What to Read This May: 5 Hawai‘i Book Picks Recommended by Local Experts
It’s Asian American and Pacific Islander Heritage Month! We reached out to our friends at Da Shop: Books + Curiosities to ask their community of writers and readers for their picks of what to read this month. Here are their selections, honoring AAPI voices.
Coconut Ratz & Kung Fu Cowboys: Tales of a Pacific Islander’s Childhood
by Joakim Peter and James Skouge
Coconut Ratz & Kung Fu Cowboys is not simply a book—it is an experience. Readers are transported to Jojo Peter’s home of Ettal in the Federated States of Micronesia’s Mortlock Islands. Seen from above, the islands resemble “a flower lei draped atop a royal blue cape” and are a vibrant setting for the beginning and ending of this book.
Co-author James Skouge notes that this is a story of “resilience, self-determination, optimism and appreciation.” In each chapter, the reader is drawn into beautiful island landscapes, rich seascapes, pulsating star-filled skies and defining moments of Jojo’s childhood. Those moments include a deep bond with his grandparents who raised him, his grandfather’s loss of sight when Jojo was in fifth grade, the devastation of Typhoon Pamela, his spinal-cord injury, quadriplegia, and lengthy rehabilitation in a foreign land.
Jojo reminds us that life did not begin or end when he first departed Ettal, and that just as there was life before the onset of disability, there is life during and after as well. He made extraordinary situations appear ordinary and had a rich life that inspired this guiding principle: “I lived with an unshakable belief that I should try to be helpful to strangers, given that I myself had been the beneficiary of countless acts of generosity and kindness.” Jojo does not consider himself extraordinary. Instead, he views himself as “a typical ‘islander’ who loves and misses his homeland; gathers strength from our culture, language and history; and aspires to prepare our children and youth to adapt and thrive in this new world—as Chuukese; as Micronesians; as Pacific Islanders; and Citizens of the World.” Let this book be your canoe, carrying you into Jojo’s world, teaching life-affirming lessons from Micronesia that will make you feel like a citizen of the wider world. —Mary Therese Perez Hattori, acting director, Pacific Islands Development Program, East-West Center
View this post on Instagram
by Jeffrey Higa
This book is a treasure. If you grew up in Hawai‘i, the stories will sound like ones you could have heard from your own elders, but here they are crafted impeccably for maximum effect. They start out quietly simmering and kind of mythical, but by the end—with loads of excellent characters, heartbreaking moments and slapstick humor—you might find yourself laughing and crying at the same time, and wishing so hard for the older Hawai‘i depicted in the book. I didn’t know of Jeffrey Higa before, but Calabash Stories made me a big fan, and I can’t wait for whatever he writes next! —Mariko Merritt, illustrator of Alphabet Hukilau in Hawai‘i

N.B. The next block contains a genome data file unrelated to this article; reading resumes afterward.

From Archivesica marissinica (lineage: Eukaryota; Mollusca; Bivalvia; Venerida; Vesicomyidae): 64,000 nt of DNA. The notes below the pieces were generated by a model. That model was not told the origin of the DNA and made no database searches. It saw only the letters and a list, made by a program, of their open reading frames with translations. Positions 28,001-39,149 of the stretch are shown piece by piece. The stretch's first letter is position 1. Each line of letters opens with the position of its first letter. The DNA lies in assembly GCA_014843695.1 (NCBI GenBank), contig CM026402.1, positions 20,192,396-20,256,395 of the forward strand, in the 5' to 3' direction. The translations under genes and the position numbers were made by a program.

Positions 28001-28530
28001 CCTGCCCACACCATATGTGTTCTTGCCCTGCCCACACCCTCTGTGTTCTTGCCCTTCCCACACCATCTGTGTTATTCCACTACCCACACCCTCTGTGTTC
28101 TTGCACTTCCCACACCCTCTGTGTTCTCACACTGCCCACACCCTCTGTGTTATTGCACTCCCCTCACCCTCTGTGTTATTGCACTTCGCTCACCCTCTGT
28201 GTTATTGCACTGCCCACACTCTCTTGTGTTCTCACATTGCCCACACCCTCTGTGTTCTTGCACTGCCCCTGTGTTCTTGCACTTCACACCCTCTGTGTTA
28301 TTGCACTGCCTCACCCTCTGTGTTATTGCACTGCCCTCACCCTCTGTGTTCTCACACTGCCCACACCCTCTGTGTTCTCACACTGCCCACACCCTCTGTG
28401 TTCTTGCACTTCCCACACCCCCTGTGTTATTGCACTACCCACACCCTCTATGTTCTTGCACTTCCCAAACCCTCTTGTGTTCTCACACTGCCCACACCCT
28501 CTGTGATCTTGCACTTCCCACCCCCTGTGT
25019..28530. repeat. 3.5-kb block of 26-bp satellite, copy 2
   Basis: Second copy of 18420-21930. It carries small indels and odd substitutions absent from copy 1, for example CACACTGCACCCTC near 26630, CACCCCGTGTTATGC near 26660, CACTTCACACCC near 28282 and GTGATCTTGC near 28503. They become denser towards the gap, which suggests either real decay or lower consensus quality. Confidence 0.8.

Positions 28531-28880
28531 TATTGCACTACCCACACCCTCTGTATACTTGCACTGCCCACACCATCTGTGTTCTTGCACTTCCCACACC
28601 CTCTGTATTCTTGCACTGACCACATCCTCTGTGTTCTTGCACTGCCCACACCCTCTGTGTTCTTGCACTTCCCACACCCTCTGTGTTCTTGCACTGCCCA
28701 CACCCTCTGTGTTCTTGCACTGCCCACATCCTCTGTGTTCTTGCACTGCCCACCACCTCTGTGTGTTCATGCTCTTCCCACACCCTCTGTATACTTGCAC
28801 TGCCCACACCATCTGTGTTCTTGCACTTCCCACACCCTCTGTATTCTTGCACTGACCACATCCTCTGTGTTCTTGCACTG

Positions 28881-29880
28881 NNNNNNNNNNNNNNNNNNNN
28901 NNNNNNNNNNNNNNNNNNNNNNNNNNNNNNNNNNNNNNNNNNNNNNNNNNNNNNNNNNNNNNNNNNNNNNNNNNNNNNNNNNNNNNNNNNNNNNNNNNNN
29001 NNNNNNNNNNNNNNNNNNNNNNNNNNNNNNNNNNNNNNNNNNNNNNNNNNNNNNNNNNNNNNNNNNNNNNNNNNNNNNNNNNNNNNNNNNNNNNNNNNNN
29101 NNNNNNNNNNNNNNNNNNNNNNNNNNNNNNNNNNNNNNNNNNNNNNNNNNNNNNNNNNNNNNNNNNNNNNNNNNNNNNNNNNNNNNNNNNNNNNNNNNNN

SEE ALSO: What to Read This April: 5 Hawai‘i Poetry Book Picks Recommended by Local Experts
Balikbayan: A Filipino Homecoming
by Michelle Cruz Skinner
Michelle Cruz Skinner first wrote the stories in Balikbayan: A Filipino Homecoming as her undergraduate honors thesis at UH Mānoa. As a member of her honors committee, I was so impressed with the quality of her writing that Bess Press offered to publish Balikbayan as a new book some 30-plus years ago. Born and raised in the Philippines, Skinner has lived and taught in Hawai‘i for many years. She was 22 when Balikbayan was published with praise from Bienvenido Santos, Ian MacMillan and other well-known writers. Her opening story, “Faith Healer,” was selected for nationwide syndication in the Seventh Annual PEN Syndicated Fiction Project in 1988. Balikbayan offers readers complex and contradictory views of modern life in the Philippines through the poignant experience of “homecoming.” —Ann Rayson, co-owner of Bess Press and retired English professor, UH Mānoa
Midnight in Broad Daylight: A Japanese American Family Caught Between Two Worlds
by Pamela Rotner Sakamoto
Midnight in Broad Daylight is rare nonfiction that reads like a novel. Though it reveals the account of two brothers, one in Japan and one in the United States on opposite sides of the Second World War, it is more than the tale of two men and their family: It is the story of a community whose humility, sacrifice and suffering made it possible for the likes of me to write our own books with the confidence and snark of the Americans we are. Pamela Rotner Sakamoto has done such a masterful job with her exacting research and riveting narrative. I hope she writes more, about any subject at all. —Scott Kikkawa, Elliot Cades Award-winning author of Kona Winds
SEE ALSO: You Should Read These Books by Hawai‘i Authors Right Now
by Lee Cataluna, illustrated by Cheyne Gallarde
Ordinary ‘Ohana is told through the perspective of young Kainoa as he introduces all the members of his big, beautiful, diverse family. From his multigenerational home to his potluck-style family dinners, Kainoa’s family life feels so relatable to my own sometimes confusing, sometimes crazy, but always supportive extended ‘ohana. Reading Lee Cataluna’s narrative of a loving, local family in Ordinary ‘Ohana and seeing Cheyne Gallarde’s playful snapshots of Kainoa’s aunties, uncles, cousins, and half-siblings is like seeing my own family finally represented and celebrated. —Kristen Namba Reed, bookseller at Da Shop: Books + Curiosities
Da Shop: Books + Curiosities, our 2020 Best of HONOLULU winner for Best Place to Find Your Next Great Read, is open for browsing Tuesdays through Saturdays from 11 a.m. to 4 p.m., 3565 Harding Ave., (808) 421-9460, dashophnl.com, @dashophnl